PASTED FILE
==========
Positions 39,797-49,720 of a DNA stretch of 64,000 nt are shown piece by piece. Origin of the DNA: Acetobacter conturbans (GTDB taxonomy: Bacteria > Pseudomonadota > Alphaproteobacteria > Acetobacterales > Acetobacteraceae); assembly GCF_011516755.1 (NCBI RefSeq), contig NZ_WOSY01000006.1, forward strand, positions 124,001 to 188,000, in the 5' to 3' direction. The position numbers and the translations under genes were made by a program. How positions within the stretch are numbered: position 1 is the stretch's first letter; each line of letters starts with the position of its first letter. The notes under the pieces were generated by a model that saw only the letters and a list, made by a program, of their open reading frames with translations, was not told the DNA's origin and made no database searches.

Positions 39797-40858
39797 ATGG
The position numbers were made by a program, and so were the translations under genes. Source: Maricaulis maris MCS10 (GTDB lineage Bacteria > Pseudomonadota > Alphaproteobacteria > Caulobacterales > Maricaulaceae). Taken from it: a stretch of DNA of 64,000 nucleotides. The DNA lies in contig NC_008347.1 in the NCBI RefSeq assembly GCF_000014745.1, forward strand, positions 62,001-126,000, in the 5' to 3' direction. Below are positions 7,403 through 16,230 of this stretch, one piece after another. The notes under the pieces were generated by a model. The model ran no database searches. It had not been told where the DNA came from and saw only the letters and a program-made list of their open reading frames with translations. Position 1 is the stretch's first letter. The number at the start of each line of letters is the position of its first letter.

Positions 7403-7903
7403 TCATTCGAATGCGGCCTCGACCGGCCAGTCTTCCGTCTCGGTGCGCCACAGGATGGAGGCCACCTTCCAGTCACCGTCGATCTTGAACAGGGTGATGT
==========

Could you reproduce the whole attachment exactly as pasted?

Positions 39,797-49,720 of a DNA stretch of 64,000 nt are shown piece by piece. Origin of the DNA: Acetobacter conturbans (GTDB taxonomy: Bacteria > Pseudomonadota > Alphaproteobacteria > Acetobacterales > Acetobacteraceae); assembly GCF_011516755.1 (NCBI RefSeq), contig NZ_WOSY01000006.1, forward strand, positions 124,001 to 188,000, in the 5' to 3' direction. The position numbers and the translations under genes were made by a program. How positions within the stretch are numbered: position 1 is the stretch's first letter; each line of letters starts with the position of its first letter. The notes under the pieces were generated by a model that saw only the letters and a list, made by a program, of their open reading frames with translations, was not told the DNA's origin and made no database searches.

Positions 39797-40858
39797 ATGG
The position numbers were made by a program, and so were the translations under genes. Source: Maricaulis maris MCS10 (GTDB lineage Bacteria > Pseudomonadota > Alphaproteobacteria > Caulobacterales > Maricaulaceae). Taken from it: a stretch of DNA of 64,000 nucleotides. The DNA lies in contig NC_008347.1 in the NCBI RefSeq assembly GCF_000014745.1, forward strand, positions 62,001-126,000, in the 5' to 3' direction. Below are positions 7,403 through 16,230 of this stretch, one piece after another. The notes under the pieces were generated by a model. The model ran no database searches. It had not been told where the DNA came from and saw only the letters and a program-made list of their open reading frames with translations. Position 1 is the stretch's first letter. The number at the start of each line of letters is the position of its first letter.

Positions 7403-7903
7403 TCATTCGAATGCGGCCTCGACCGGCCAGTCTTCCGTCTCGGTGCGCCACAGGATGGAGGCCACCTTCCAGTCACCGTCGATCTTGAACAGGGTGATGT